By Joe Manjone, Ed. D.
A throw-in is awarded when the ball last touched a member of the opposing team before the entire ball passes beyond the touchline either in the air or on the ground.
- For the ball to be out of play, the entire ball must have crossed completely over the touchline and through the vertical plane above the outside edge of the touchline (sideline).
- If any part of the ball is touching or is in the vertical plane above the touchline, it is still in play. Often the ball will roll on the touchline and not cross over and go out of play.
- The assistant referee or referee in charge of the sideline must be positioned on the line in order to determine if the ball has completely crossed over the line, and signal or whistle (no whistle is necessary if it is obvious that the ball has completely crossed the touchline) that the ball is out of play, and then signal the direction of the throw-in which also identifies the team that will take the throw-in.
A goal may not be scored directly from a throw-in.
- If an untouched (by either team) throw-in goes into the opponent’s goal, a goal kick will be awarded to the opponent of the thrower.
- If an untouched throw-in, goes into the throwing team’s goal, a corner kick will be awarded to the opponents.
- Often a throw-in towards an opponent’s goal goes into a group of players that surround the goal. It is important to watch for touching of the ball, because if the ball goes into the goal untouched, no goal is scored.
- Also, be alert for first touching by the goal keeper of the team making the throw-in. As indicated in rule 12-7-4,
A goalkeeper shall not touch the ball with his/her hands when receiving it directly from a throw-in by a teammate.
The ball shall be thrown in any direction from the point where it crossed the touch line by a player who is facing the field of play and has both feet touching the ground on or behind the touchline.
- When the player is throwing the ball in to play, make certain that both feet are on the ground and behind the touchline when the ball is released from the thrower’s hand.
- Although part of the foot is in the field of play, the foot is considered to be on the touchline and legal if any part of the foot is touching the touchline; however, actual touching of the ground, not breaking the plain, is required.
- Make certain that the foot of the thrower has not been lifted off the ground at the time that the ball is released.
- Make certain that the ball is thrown in from the point that it went out of bounds, The thrower is responsible for knowing the spot. If the thrower throws the ball from an incorrect spot, this is a violation and the ball is to be given to the opponent at the original correct spot. Do not allow the thrower to have a second throw in.
The thrower shall use both hands (unless because of a physical impairment can only use one hand) and deliver the from behind and over the head in one continuous motion.
- Key points here is that the ball must be thrown with both hands (unless a physical impairment exists).
- Both hands must be on the ball and come forward with the ball to make the throw.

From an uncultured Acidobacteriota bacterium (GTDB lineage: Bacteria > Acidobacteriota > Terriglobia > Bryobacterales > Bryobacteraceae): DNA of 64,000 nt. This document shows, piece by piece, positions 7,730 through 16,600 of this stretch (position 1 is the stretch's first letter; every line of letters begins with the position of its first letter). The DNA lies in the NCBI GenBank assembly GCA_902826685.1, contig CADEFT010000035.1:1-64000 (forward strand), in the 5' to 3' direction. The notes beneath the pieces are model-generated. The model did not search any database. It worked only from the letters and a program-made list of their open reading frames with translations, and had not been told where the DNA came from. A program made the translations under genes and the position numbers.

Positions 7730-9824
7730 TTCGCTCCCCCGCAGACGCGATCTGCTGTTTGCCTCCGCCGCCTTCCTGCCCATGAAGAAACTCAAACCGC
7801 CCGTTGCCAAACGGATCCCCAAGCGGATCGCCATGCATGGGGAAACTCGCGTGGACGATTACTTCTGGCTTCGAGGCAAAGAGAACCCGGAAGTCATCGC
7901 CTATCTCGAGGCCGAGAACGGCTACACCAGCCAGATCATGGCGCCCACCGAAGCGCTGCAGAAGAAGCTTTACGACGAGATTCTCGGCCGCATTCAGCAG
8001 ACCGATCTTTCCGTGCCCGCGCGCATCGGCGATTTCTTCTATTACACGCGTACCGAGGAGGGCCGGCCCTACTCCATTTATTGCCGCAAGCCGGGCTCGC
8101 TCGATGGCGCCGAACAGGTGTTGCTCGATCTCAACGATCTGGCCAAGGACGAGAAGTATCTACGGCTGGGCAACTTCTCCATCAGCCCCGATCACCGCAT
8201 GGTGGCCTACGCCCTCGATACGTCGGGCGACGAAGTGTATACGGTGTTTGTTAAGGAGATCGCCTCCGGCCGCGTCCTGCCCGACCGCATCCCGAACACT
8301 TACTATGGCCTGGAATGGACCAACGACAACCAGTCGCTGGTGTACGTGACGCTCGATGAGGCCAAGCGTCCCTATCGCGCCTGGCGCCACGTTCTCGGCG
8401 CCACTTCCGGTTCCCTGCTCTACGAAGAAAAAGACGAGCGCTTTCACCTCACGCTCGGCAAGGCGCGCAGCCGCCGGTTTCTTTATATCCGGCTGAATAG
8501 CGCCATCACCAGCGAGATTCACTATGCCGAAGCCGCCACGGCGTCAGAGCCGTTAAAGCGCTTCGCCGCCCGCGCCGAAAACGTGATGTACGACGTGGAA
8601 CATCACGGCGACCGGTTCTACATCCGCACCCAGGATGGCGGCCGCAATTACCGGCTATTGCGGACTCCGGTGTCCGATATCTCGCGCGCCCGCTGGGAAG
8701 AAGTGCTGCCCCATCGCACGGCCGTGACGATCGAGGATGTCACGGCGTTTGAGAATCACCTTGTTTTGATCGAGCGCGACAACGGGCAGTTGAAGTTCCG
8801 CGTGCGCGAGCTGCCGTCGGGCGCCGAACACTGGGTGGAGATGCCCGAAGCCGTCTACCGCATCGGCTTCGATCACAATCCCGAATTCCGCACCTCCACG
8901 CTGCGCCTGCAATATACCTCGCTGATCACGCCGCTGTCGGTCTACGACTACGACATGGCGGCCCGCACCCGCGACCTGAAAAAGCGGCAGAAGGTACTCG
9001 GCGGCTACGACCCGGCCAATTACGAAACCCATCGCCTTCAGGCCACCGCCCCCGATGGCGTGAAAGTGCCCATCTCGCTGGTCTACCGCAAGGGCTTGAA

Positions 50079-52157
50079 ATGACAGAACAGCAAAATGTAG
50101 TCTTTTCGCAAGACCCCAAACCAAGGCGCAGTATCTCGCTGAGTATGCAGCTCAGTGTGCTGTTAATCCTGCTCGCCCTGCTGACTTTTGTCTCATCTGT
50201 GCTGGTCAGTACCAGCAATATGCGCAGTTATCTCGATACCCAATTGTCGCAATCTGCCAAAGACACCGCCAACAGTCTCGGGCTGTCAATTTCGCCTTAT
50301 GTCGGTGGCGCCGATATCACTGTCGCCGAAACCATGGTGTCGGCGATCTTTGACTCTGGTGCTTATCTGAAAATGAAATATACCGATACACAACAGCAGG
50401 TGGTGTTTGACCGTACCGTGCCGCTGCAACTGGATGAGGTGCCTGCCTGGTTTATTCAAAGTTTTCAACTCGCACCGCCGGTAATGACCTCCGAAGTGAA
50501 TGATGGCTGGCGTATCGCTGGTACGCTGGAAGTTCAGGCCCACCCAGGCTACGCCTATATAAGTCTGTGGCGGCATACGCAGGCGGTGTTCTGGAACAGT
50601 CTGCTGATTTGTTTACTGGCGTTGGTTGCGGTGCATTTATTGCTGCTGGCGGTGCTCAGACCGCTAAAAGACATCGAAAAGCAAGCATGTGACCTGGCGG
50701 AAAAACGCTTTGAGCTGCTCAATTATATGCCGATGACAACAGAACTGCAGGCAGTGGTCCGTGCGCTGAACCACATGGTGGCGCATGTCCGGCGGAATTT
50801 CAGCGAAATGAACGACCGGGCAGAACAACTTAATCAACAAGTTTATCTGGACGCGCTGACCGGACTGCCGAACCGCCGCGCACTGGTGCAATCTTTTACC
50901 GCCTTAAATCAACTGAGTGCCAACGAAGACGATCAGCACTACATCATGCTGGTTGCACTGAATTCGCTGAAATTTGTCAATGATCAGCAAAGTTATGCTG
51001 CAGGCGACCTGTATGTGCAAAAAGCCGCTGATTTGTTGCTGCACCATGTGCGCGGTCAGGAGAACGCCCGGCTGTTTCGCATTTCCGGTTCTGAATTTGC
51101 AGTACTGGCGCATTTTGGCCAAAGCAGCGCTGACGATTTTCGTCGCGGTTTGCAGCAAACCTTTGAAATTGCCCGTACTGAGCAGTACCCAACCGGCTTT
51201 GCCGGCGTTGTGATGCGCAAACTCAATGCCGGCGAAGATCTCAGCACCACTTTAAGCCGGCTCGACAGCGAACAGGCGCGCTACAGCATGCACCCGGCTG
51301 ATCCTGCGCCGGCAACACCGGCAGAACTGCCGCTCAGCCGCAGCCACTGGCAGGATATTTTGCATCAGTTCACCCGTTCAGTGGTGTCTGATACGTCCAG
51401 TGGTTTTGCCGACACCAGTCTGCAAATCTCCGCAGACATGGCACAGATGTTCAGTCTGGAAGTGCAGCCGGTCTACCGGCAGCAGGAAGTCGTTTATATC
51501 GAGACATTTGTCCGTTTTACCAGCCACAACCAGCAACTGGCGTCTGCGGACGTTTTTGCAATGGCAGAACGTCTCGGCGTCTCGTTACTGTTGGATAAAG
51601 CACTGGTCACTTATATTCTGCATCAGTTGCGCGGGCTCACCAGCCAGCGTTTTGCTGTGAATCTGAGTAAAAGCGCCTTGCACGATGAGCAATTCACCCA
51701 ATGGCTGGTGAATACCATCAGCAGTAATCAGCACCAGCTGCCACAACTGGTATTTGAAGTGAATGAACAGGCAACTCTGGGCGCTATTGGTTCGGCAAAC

- Watch for throws that are illegally made with one hand rather than both hands.
- The throw has to start behind the head, come over the head and then release the ball.
- The throw has to be continuous – stopping part way and then continuing is not permitted.
- Watch for throwers illegally starting the throw on top of rather than behind the head.
- Be alert for players illegally stopping the throw short and releasing the ball from the top of the head.
If a throw-in is not done properly, a throw-in is awarded to the opponent at the spot of the foul (improper throw-in).
While a throw-in is being taken, an opponent shall neither interfere with nor in any way impede the actions of the thrower and shall stand at least two yards from the point at which the throw-in is being taken.
- The opponent of the thrower must stand at least two yards from the spot of the throw-in and not jump, wave arms or do anything else that might be construed as interfering with or impeding the throw-in.
A player that interferes with or impedes a throw-in is to be cautioned for unsporting conduct.
If on the throw-in, the ball fails to enter the field of play, the ball is awarded to the opponent at the spot of the infraction.
- If the throw-in hits the ground outside the touchline prior to going onto the field or breaking the plane of the touchline, high school rules require that the opponent of the thrower be awarded a throw-in at the spot where the ball was released by thrower.
- Allowing the thrower to retake the throw-in is a mistake that often occurs because officials get confused with the rule that differs in other organizations. Don’t make this mistake.
On a throw-in, the ball is playable when it has left the hands of the thrower and any part of it breaks the plane of the touchline. Once the throw-in is in play, it can be played by either team, but the thrower may not play the ball until it has been touched by another player.
- Watch for the ball breaking the plane and then flying or rolling out of bounds before touching a player in bounds. The opponents of the thrower would then be given a throw-in at the spot where the ball crossed back over the touchline.
- The thrower playing the ball before it has been touched by another player is a foul and is penalized with an indirect kick for the opponents.
Follow the above procedures in every high school game you work, make certain your partners do the same. Help teams know and get used to the high school throw-in rules.
If you would like to suggest a high school soccer rules change or if you have any questions about this rule or any high school rule, please e-mail me at [email protected]